What is a data engineer?
A data engineer is an IT worker whose primary job is to prepare data for analytical or operational uses. These software engineers are typically responsible for building data pipelines to bring together information from different source systems. They integrate, consolidate and cleanse data and structure it for use in analytics applications. They aim to make data easily accessible and to optimize their organization's big data ecosystem.
The amount of data an engineer works with varies with the organization, particularly with respect to its size. The bigger the company, the more complex the analytics architecture, and the more data the engineer will be responsible for. Certain industries are more data-intensive, including healthcare, retail and financial services.
Data engineers work in conjunction with data science teams, improving data transparency and enabling businesses to make more trustworthy business decisions.
The data engineer role
Data engineers focus on collecting and preparing data for use by data scientists and analysts. They take on three main roles as follows:
- Generalists. Data engineers with a general focus typically work on small teams, doing end-to-end data collection, intake and processing. They may have more skill than most data engineers, but less knowledge of systems architecture. A data scientist looking to become a data engineer would fit well into the generalist role.
A project a generalist data engineer might undertake for a small, metro-area food delivery service would be to create a dashboard that displays the number of deliveries made each day for the past month and forecasts the delivery volume for the following month.
- Pipeline-centric engineers. These data engineers typically work on a midsize data analytics team and more complicated data science projects across distributed systems. Midsize and large companies are more likely to need this role.
A regional food delivery company might undertake a pipeline-centric project to create a tool for data scientists and analysts to search metadata for information about deliveries. They might look at distance driven and drive time required for deliveries in the past month, then use that data in a predictive algorithm to see what it means for the company's future business.
- Database-centric engineers. These data engineers are tasked with implementing, maintaining and populating analytics databases. This role typically exists at larger companies where data is distributed across several databases. The engineers work with pipelines, tune databases for efficient analysis and create table schemas using extract, transform, load (ETL) methods. ETL is a process in which data is copied from several sources into a single destination system.
A database-centric project at a large, multistate or national food delivery service would be to design an analytics database. In addition to creating the database, the data engineer would write the code to get data from where it's collected in the main application database into the analytics database.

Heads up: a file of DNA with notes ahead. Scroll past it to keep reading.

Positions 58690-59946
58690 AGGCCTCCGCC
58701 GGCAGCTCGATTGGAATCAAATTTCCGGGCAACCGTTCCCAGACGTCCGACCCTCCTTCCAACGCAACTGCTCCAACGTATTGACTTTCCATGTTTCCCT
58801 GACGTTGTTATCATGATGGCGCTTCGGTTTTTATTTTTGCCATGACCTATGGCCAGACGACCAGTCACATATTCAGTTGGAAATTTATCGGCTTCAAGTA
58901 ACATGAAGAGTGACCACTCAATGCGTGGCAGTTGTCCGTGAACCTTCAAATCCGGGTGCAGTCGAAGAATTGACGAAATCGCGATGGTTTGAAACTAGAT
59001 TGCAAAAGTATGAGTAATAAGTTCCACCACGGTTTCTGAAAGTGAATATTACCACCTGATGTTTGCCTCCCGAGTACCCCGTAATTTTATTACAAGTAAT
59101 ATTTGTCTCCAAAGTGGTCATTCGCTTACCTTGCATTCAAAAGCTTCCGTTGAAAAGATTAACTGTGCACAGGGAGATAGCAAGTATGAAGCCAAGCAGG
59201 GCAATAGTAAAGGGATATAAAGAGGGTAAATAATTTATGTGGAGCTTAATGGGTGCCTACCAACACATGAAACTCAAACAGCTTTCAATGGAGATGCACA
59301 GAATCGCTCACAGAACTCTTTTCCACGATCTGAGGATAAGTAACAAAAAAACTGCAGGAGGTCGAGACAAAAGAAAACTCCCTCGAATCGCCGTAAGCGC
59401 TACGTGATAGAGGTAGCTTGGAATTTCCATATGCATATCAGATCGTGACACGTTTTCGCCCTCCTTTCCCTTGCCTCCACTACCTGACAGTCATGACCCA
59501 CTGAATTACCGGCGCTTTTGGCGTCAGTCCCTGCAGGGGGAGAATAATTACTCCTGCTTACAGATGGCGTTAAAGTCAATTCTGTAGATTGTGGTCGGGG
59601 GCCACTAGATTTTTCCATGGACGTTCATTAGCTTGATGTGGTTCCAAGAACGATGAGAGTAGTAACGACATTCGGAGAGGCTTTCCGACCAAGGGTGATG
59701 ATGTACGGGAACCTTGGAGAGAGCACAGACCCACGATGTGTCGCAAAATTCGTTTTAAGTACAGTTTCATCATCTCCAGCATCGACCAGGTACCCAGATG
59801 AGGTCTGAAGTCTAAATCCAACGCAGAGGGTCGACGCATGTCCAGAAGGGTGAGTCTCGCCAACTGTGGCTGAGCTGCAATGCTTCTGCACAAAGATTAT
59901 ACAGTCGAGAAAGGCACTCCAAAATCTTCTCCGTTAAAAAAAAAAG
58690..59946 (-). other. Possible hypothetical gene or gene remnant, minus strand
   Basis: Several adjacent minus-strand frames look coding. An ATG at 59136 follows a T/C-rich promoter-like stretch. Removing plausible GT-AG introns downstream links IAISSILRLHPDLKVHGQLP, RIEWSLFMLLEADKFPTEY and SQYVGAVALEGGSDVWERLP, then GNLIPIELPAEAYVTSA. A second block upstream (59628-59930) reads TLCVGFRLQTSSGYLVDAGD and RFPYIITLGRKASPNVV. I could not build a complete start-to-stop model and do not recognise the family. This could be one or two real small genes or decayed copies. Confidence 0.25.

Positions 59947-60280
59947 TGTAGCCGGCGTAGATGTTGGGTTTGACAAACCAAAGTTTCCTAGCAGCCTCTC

Data engineer responsibilities
Data engineers often work as part of an analytics team alongside data scientists. The engineers provide data in usable formats to the data scientists who run queries and algorithms against the information for predictive analytics, machine learning and data mining applications. Data engineers also deliver aggregated data to business executives and analysts and other end users so they can analyze it and apply the results to improving business operations.
Data engineers deal with both structured and unstructured data. Structured data is information that can be organized into a formatted repository like a database. Unstructured data -- such as text, images, audio and video files -- doesn't conform to conventional data models. Data engineers must understand different approaches to data architecture and applications to handle both data types. A variety of big data technologies, such as open source data ingestion and processing frameworks, are also part of the data engineer's toolkit.
Data engineer skill set
Data engineers are skilled in programming languages such as C#, Java, Python, R, Ruby, Scala and SQL. Python, R and SQL are the three most important languages data engineers use.
Engineers need a good understanding of ETL tools and REST-oriented APIs for creating and managing data integration jobs. These skills also help in providing data analysts and business users with simplified access to prepared data sets.
Data engineers must understand data warehouses and data lakes and how they work. For instance, Hadoop data lakes that offload the processing and storage work of established enterprise data warehouses support the big data analytics efforts data engineers work on.
Data engineers must also understand NoSQL databases and Apache Spark systems, which are becoming common components of data workflows. Data engineers should have a knowledge of relational database systems as well, such as MySQL and PostgreSQL. Another focus is Lambda architecture, which supports unified data pipelines for batch and real-time processing.